The viscosity is an essential property of the fluid because it determines how fast energy is dissipated, during flow, by the friction within the fluid. This dissipation balances against the rate at which energy is supplied (by gravity, say, or some forcing like a propeller) to determine how fast the fluid will flow.

The standard way to measure the viscosity of a fluid is to apply a very simple flow called shear flow, which is created by sliding one plate over another with the fluid confined between them:

We can measure the force F required to drive the top plate at a given speed U. For a Newtonian fluid, we always find that the force is proportional to the velocity, , and if we name the area of the plates as A and the shear rate , we can extract the fluids viscosity:

.

One of the most common differences between the behaviour of a nonNewtonian fluid and a Newtonian fluid is that viscosity for a nonNewtonian fluid is often not a constant. Instead it depends on how fast the applied shear flow is: specifically, it depends on the shear rate .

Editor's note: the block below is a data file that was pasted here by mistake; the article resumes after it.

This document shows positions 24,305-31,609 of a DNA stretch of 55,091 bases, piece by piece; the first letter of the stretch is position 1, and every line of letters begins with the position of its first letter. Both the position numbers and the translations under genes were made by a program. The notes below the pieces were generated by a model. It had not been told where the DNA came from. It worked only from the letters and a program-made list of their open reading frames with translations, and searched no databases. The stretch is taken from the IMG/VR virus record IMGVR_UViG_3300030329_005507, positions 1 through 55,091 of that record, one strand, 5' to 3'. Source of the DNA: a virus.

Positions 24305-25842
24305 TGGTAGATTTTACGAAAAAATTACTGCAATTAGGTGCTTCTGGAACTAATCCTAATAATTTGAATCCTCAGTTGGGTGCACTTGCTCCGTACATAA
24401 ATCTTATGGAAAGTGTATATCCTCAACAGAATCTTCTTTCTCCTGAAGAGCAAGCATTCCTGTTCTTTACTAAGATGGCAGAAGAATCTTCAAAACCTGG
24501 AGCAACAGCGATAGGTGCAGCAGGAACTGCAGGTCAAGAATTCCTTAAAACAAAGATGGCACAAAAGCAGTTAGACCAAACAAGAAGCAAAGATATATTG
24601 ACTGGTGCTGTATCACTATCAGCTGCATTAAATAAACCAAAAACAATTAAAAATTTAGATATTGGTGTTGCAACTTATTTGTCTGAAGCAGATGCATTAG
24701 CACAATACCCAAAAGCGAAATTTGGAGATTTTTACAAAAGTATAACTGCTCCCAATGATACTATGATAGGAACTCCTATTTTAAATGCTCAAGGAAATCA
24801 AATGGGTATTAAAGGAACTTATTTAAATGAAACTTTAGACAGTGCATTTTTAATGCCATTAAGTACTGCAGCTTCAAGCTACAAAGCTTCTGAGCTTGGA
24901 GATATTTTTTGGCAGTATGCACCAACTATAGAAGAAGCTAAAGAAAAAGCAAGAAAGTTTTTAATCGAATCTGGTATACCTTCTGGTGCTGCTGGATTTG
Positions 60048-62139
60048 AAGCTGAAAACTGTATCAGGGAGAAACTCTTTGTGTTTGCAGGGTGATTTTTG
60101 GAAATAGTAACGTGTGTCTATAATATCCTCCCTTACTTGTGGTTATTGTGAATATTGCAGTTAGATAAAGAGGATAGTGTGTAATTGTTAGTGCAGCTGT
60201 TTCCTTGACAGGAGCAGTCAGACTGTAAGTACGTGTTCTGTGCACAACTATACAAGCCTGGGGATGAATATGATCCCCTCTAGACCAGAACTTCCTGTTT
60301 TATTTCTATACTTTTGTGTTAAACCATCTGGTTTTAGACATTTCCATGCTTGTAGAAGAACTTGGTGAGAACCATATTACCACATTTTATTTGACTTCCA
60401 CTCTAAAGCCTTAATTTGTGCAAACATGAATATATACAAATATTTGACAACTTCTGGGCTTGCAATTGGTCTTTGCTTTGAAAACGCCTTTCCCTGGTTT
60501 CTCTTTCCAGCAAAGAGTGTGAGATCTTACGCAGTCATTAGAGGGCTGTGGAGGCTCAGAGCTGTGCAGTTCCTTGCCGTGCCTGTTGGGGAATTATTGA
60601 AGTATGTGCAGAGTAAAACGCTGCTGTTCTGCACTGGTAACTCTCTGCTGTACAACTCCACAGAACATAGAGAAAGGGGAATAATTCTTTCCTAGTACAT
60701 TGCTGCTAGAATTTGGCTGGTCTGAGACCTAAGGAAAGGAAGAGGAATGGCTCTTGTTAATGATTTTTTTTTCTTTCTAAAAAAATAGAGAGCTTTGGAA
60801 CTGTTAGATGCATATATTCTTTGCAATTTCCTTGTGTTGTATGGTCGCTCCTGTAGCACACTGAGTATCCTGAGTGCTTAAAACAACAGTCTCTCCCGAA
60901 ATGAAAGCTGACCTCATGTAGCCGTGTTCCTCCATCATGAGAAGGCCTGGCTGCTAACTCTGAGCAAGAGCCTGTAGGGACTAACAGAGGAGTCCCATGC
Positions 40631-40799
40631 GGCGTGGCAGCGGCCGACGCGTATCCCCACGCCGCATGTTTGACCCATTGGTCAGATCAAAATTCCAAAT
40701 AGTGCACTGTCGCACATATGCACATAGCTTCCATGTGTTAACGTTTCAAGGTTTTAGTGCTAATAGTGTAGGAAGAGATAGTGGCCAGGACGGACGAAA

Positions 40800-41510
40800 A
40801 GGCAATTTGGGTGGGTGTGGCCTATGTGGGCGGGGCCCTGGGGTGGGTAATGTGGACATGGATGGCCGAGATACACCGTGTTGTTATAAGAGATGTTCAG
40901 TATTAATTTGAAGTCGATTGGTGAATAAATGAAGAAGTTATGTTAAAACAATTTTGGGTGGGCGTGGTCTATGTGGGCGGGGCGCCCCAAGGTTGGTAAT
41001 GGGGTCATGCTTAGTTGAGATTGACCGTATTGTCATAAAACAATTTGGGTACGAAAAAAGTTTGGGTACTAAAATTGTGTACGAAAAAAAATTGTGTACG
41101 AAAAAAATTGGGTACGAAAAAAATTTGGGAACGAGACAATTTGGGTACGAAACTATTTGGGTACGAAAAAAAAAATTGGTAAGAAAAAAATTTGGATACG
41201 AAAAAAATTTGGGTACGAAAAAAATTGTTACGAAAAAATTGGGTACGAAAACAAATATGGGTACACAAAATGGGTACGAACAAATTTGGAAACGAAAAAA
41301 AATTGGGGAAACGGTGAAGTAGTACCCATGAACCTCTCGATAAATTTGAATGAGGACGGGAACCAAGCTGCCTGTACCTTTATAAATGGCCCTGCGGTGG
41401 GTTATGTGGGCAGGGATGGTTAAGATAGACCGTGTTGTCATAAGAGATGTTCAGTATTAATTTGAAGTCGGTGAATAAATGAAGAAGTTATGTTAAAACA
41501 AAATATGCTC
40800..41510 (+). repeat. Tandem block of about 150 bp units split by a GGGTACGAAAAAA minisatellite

Because in more complex flows, the shear rate is likely to be different in different flow regions, this can have a big effect on how the fluid flows. So knowledge of experimental behaviour of a non-Newtonian fluid in shear flow is a vital ingredient in any mathematical modelling of the flow.

Luckily for us (I’m absolutely not an experimental scientist) people have done this with chocolate before. There are many papers available on chocolate rheology [5], all of which attempt to answer our key question